Political tumult and civil-military tensions figured prominently in Pakistan's recent raucous parliamentary election campaign. The vote saw cricketer-turned-politician Imran Khan's party emerging as the leading actor in the nation's politics. Khan is widely expected to take over the reins as prime minister.
Regardless of the political challenges he may encounter, the prime minister in waiting and his government will have their work cut out when it comes to tackling the difficulties the Pakistani economy is grappling with.
The South Asian nation's economy has been in poor shape over the past several years. While its current account deficit jumped 43 percent to $18 billion ($15.4 billion) in the fiscal year that ended June 30, its fiscal deficit rose to 6.8 percent of GDP.
The country's foreign exchange reserves, meanwhile, are dwindling, plummeting to just over $9 billion now from $16.4 billion in May 2017. The central bank has been forced to devalue the currency thrice since December. Rising global crude prices present another challenge, as Pakistan imports about 80 percent of its oil needs.
IMF to the rescue, again?
Creating enough employment opportunities for the nation's over 200 million people will also be a daunting task for the government. Experts say Pakistan needs to generate 2-3 million jobs annually, and that would require measures to ensure security, cut bureaucratic red tape, improve ease of doing business and strengthen the nation's manufacturing industry, among other things.
"Pakistan is facing the biggest economic challenge in the country's history," Khan said in his victory speech.
Economic problems over the past three decades have repeatedly forced Islamabad to knock on the doors of the International Monetary Fund (IMF) seeking assistance. Since 1980, Pakistan has had 14 IMF financing programs, according to fund data, including a $6.7 billion three-year loan program in 2013.
Many inside and outside Pakistan expect Islamabad to once again seek IMF's financial help. A loan from the Fund could help the country close its external financing gap temporarily and avert an economic catastrophe.
"Pakistan urgently needs $10-15 billion. We have no other option but to reach out to the IMF for loans," said Muzzamil Aslam, a financial analyst.
But recent statements made by US Secretary of State Mike Pompeo about any potential IMF bailout of the country have underlined the difficulties the Pakistani government would face in accessing IMF funds this time around.
In an interview with CNBC, Pompeo said the United States looked forward to engagement with the government of Pakistan's expected new PM, Imran Khan, but said there was "no rationale" for a bailout that pays off Chinese loans to Islamabad.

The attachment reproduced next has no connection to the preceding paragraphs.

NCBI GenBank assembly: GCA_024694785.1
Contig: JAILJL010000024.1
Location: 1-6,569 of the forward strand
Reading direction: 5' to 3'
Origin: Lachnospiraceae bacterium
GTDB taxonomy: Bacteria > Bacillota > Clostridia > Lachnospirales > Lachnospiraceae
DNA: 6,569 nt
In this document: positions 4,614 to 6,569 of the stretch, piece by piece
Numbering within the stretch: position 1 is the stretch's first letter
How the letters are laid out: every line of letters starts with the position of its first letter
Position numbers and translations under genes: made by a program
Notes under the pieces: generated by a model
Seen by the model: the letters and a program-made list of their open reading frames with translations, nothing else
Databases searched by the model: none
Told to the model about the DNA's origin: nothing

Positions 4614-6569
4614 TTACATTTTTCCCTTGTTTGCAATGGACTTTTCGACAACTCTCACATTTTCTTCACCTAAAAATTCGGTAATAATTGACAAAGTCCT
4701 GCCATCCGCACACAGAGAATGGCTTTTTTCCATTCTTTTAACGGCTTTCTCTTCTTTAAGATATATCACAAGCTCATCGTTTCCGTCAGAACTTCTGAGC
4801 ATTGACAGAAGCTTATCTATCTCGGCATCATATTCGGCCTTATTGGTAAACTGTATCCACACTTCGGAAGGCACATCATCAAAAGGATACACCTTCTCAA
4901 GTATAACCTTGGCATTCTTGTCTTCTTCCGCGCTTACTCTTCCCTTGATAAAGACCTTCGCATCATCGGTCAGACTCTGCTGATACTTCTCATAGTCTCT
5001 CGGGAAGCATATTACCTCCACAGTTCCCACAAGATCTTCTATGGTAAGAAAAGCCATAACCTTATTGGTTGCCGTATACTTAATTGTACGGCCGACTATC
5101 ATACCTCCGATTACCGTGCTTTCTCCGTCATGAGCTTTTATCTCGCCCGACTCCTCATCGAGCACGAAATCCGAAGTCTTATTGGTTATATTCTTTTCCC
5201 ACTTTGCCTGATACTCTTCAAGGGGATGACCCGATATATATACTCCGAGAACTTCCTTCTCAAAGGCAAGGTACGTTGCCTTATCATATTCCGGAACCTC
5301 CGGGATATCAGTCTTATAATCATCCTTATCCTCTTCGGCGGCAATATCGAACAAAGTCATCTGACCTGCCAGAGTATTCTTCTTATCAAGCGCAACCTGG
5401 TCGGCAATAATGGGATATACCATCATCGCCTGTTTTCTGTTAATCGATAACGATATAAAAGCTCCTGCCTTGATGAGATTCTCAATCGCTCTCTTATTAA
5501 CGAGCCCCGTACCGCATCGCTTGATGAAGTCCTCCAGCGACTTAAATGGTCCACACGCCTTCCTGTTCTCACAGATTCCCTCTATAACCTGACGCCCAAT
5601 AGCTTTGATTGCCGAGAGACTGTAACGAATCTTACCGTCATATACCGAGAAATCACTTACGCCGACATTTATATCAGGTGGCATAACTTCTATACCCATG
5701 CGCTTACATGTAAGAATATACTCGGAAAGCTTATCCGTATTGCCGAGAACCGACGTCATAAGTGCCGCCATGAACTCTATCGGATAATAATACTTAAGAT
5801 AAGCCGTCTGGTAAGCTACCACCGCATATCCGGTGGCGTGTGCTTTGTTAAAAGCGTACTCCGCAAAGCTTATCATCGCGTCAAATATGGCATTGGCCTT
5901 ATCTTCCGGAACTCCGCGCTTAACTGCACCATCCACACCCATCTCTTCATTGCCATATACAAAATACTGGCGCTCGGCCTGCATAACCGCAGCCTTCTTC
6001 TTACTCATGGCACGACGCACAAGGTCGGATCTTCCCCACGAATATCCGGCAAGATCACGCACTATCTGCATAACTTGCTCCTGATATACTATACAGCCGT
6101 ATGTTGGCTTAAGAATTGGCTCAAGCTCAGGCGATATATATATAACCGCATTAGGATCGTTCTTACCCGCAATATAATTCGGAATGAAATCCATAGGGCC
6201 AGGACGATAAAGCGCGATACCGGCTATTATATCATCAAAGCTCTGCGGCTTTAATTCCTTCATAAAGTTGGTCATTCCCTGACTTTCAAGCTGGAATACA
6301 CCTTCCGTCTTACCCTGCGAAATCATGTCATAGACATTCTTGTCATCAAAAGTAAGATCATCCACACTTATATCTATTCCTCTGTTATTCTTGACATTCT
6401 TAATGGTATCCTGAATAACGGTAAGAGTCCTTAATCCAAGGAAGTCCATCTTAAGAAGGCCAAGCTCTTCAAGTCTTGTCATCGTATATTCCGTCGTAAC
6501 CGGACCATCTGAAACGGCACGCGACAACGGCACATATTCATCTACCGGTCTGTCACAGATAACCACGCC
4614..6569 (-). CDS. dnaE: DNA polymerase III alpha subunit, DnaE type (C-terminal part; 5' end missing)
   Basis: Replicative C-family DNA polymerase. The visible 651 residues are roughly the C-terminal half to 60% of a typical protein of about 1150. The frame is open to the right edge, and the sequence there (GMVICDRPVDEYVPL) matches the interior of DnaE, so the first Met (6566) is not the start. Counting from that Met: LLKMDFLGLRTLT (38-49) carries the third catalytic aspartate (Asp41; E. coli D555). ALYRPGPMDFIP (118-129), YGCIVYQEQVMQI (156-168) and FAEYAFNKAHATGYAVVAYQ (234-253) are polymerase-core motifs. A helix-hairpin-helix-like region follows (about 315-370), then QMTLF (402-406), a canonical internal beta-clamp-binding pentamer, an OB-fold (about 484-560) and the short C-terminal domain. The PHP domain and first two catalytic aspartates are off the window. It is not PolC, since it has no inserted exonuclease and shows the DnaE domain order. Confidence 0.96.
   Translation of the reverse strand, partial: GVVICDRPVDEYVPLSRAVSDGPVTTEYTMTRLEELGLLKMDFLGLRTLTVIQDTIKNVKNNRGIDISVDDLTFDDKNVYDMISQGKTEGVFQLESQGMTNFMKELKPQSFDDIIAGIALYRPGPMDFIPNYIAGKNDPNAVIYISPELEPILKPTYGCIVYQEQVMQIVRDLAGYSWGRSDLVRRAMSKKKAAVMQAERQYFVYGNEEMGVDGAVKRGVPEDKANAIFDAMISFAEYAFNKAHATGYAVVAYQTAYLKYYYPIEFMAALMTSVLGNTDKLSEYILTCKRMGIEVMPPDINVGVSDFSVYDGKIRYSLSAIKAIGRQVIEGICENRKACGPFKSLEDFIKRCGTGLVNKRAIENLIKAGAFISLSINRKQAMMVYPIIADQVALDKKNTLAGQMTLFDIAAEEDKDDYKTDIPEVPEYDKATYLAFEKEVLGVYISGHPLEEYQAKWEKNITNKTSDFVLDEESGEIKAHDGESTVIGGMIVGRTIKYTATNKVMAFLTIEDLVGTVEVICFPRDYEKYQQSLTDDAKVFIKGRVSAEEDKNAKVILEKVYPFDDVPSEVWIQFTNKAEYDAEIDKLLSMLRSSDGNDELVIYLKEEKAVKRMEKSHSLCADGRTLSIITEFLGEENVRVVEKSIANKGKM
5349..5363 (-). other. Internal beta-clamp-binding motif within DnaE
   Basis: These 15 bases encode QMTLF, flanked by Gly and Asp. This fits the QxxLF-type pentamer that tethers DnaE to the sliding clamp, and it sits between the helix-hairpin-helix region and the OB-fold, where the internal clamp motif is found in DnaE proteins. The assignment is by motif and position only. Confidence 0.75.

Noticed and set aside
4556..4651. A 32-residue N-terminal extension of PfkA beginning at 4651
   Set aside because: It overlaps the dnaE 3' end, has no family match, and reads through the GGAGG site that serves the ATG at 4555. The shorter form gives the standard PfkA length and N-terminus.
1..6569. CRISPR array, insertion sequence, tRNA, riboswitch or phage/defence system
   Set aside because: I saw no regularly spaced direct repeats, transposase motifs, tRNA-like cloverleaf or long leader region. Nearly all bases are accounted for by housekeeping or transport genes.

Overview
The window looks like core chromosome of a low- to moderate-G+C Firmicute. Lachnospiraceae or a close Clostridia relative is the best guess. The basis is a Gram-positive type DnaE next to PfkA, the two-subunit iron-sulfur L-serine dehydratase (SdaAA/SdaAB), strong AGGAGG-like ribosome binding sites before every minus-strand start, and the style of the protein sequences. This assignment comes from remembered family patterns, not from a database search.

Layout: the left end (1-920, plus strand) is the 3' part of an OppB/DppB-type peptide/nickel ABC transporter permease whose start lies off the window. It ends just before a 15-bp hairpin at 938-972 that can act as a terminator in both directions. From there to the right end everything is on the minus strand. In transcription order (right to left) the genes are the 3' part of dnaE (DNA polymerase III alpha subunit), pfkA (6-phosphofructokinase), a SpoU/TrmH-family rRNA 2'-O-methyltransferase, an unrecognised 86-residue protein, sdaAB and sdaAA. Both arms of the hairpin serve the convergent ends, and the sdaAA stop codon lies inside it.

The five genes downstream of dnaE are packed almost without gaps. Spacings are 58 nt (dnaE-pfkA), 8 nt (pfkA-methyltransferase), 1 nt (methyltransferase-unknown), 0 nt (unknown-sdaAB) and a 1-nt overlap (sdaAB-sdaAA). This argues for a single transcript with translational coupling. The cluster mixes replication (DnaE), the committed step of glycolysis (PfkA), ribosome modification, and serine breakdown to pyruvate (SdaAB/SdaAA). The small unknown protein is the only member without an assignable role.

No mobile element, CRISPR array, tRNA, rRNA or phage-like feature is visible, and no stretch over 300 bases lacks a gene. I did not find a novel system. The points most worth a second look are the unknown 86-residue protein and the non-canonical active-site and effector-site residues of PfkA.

"Make no mistake - we will be watching what the IMF does. There's no rationale for IMF tax dollars - and associated with that, American dollars that are part of the IMF funding - for those to go to bail out Chinese bondholders or - or China itself," Pompeo said.
His comments were in reference to Pakistan's involvement in China's mammoth Belt and Road Initiative (BRI), an ambitious $1 trillion infrastructure project that aims to bolster China's trade and investment links with economies in Asia, Africa and Europe.
Pakistan is estimated to have already received over $5 billion in bilateral and commercial loans from China this fiscal year. And Beijing is also pumping billions into the South Asian country as part of the China-Pakistan Economic Corridor (CPEC). The multibillion-dollar initiative, part of BRI, is aimed at modernizing Pakistan's infrastructure by building and expanding ports, railways, power plants and other physical infrastructure.
While the initiative's proponents view CPEC, valued at over $60 billion, as a positive force that could transform and boost the Pakistani economy, detractors say it will turn Pakistan into China's "economic colony."
Pressure on Pakistan
Following Pompeo's remarks, China on Tuesday said it expects the IMF to follow its own rules and standards when providing funds to countries. "I believe they will handle it properly," Chinese Foreign Ministry Spokesperson Geng Shuang said.
The Chinese government has also repeatedly refuted the claims that its BRI scheme has saddled a number of developing countries with excessive and unsustainable debt.
Shi Yinhong, a professor of international studies at the Beijing-based Renmin University of China, told DW that Pompeo's statements showed that the US wants to put pressure on countries relying on Chinese money to develop their infrastructure.
The US, he said, is joining forces with countries like the US, Japan, Australia and India, in a bid to counter Beijing's growing economic clout. "The 'Indo-Pacific' alliance, including these countries, has so far been mainly strategic, but now they're also looking to develop an economic component," Yinhong said.
The US secretary of state's remarks have also caught the attention of Pakistanis. US President Donald Trump's administration is trying to impose "harsh conditions on Pakistan" as part of its efforts to "harm China's interests," said Ikram Sehgal, a defense and security analyst.
"The US generally tries to influence the economy and politics of developing countries," he stressed, adding that Washington's ongoing trade spat with Beijing meant nations like Pakistan would come under growing American pressure to move away from China and side with the US.
In order to escape the repeated boom-and-bust cycles and improve Pakistan's financial position, experts say the new government will have to undertake an array of structural reforms. They include reforming the nation's state-run firms as well as furthering liberalizing the product and labor markets.
However, it's uncertain at present whether the new government in Pakistan would be up for the task.